The Telegraph
Since 1st March, 1999
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Bollywood show man in fraud net
- Hard times for Indians in US: Glare on men linked to films, fashion and finance

Washington, Nov. 14: A flashy Indian American who claims to have brought all of Bollywood to the US for concerts, starting in 1989, faces up to 20 years in prison for fraud.

Vijay K. Taneja, 47, admitted in court yesterday that his entertainment ventures were financed with money obtained through a mortgage fraud scheme that cost banks at least $33 million. This would make it the largest mortgage fraud case in Virginia in almost 20 years and among the largest nationally.

“That’s an incredible amount of loss,” said Adam Lee, supervisory special agent for financial crimes in the FBI’s Washington field office.

Prosecutors said Taneja, a US citizen, created bogus mortgage loans, sold legitimate loans to more than one buyer and pocketed the proceeds of refinancings. He will be sentenced on January 30.

Also a film producer — Himesh Reshammiya’s Aap Ka Surroor was his production — the Washington area businessman was an icon in the local Indian community.

Taneja entered his plea to one count of conspiracy to commit money laundering in a soft, hesitant voice in the US district dourt at Alexandria.

Prosecutors told the judge Taneja invested millions of his mortgage proceeds in Indian films and theatrical productions through one of his companies, Elite Entertainment. “He has millions of dollars unaccounted for,” assistant attorney Stephen Learned said. “There’s so much money, and it’s difficult to figure out where it all went.”

Taneja was ordered released on a personal recognisance bond.

Members of the Washington region’s tightly knit Indian community said Taneja was revered by many because of his show business connections and insistence on doing business mainly with others in the community.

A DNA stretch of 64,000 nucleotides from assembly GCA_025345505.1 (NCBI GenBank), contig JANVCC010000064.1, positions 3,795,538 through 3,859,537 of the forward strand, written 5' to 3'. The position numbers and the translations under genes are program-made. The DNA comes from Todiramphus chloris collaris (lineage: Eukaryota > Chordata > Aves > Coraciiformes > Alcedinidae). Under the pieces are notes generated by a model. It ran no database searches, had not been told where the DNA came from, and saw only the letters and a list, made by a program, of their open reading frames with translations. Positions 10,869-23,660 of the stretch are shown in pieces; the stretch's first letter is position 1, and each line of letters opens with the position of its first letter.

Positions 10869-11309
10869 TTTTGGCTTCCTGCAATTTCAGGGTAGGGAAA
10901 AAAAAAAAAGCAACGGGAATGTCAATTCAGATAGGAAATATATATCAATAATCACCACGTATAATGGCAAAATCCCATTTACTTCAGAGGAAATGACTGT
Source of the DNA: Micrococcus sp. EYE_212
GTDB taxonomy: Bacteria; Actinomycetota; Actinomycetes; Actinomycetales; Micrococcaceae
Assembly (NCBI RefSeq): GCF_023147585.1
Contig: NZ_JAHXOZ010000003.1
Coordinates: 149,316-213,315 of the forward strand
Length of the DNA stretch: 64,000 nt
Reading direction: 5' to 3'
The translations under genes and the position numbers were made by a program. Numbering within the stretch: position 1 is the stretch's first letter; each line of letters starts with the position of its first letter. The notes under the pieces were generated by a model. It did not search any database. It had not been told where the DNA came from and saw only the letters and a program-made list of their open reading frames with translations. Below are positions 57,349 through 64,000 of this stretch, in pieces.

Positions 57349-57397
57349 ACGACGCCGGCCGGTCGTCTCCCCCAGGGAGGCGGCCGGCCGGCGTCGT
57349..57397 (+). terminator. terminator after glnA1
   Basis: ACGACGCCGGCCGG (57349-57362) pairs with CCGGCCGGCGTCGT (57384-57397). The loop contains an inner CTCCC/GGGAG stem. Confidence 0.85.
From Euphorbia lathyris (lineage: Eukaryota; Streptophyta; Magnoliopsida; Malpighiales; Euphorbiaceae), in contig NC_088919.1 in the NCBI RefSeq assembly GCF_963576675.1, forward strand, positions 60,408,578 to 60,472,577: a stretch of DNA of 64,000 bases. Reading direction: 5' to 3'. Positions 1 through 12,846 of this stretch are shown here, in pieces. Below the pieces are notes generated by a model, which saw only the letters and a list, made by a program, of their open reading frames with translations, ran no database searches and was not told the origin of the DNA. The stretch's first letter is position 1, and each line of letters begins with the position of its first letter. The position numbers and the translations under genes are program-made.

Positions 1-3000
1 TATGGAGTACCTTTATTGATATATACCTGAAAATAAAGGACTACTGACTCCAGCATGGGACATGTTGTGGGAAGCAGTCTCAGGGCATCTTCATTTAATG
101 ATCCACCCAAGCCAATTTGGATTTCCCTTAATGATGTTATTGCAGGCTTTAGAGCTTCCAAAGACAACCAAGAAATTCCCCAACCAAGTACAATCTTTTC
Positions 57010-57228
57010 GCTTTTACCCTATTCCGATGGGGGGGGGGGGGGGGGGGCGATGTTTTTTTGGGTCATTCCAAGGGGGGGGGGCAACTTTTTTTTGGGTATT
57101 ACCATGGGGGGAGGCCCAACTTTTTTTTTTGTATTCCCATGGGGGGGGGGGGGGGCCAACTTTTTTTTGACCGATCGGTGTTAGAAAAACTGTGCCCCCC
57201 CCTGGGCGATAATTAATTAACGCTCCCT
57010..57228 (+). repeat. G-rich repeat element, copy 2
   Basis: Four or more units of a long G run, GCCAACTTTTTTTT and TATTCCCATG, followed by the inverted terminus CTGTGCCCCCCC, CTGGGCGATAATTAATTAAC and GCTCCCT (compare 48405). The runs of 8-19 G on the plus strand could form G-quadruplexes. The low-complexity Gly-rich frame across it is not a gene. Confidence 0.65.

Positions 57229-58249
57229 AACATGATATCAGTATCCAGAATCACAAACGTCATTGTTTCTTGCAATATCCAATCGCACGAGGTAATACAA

According to the Elite Entertainment website, Taneja brought Bollywood’s A-listers — Dilip Kumar, Amitabh Bachchan, Shah Rukh Khan, Madhuri Dixit, Aamir Khan, Aishwarya Rai, Akshay Kumar, Salman Khan, Hrithik Roshan, Kareena Kapoor, Saif Ali Khan, Rishi Kapoor, Jeetendra and Rani Mukherjee, to name some — for shows in the US.

This could not be independently confirmed with the stars.

Salman and John Abraham were reported to have fought during one of the shows, Rock Stars 2006, and have not been on talking terms since, sources said. The first show the website lists was in 1989.

“He knew people in the film and music industry, and he produced these shows,” said Anuj Sud, a Maryland lawyer who said several of his relatives were victimised by Taneja. “People see this guy out there involved in Bollywood and the attraction is, ‘Hey, this guy is popular.’”

David Lamb, a Washington lawyer who represents several of Taneja’s victims, said: “Everyone looked up to him. He had all this big flashy money, and they thought he was a star.”

Although the $33-million loss was borne by four financial institutions — First Tennessee Bank, Franklin Bank, Wells Fargo Bank and EMC Mortgage Corp. — prosecutors said numerous area residents were victimised as well.

They said Taneja prepared some legitimate mortgages, mostly for members of the Indian community, but would dupe people into signing dual sets of loan documents. He would then create a fictitious mortgage based on the second set of documents and sell the phony loan to an investor, which would leave the victims with mortgages they didn’t know they had.

One area business owner said her credit was ruined because she obtained several mortgages with Taneja and only later realised that he had taken out several more in her name. “When I went to refinance my house, they told me I had $6 million in mortgages,” said the woman.

Court documents say Taneja’s main company, Financial Mortgage Inc., also did refinancings and defrauded banks by not paying off the first mortgages. For example, a customer would borrow $500,000, intending to receive $100,000 as cash and use $400,000 to pay off his first mortgage. Taneja would give the customer the $100,000 and pocket the $400,000. The bank that held the first mortgage wouldn’t notice because it didn’t know there had been a refinancing.

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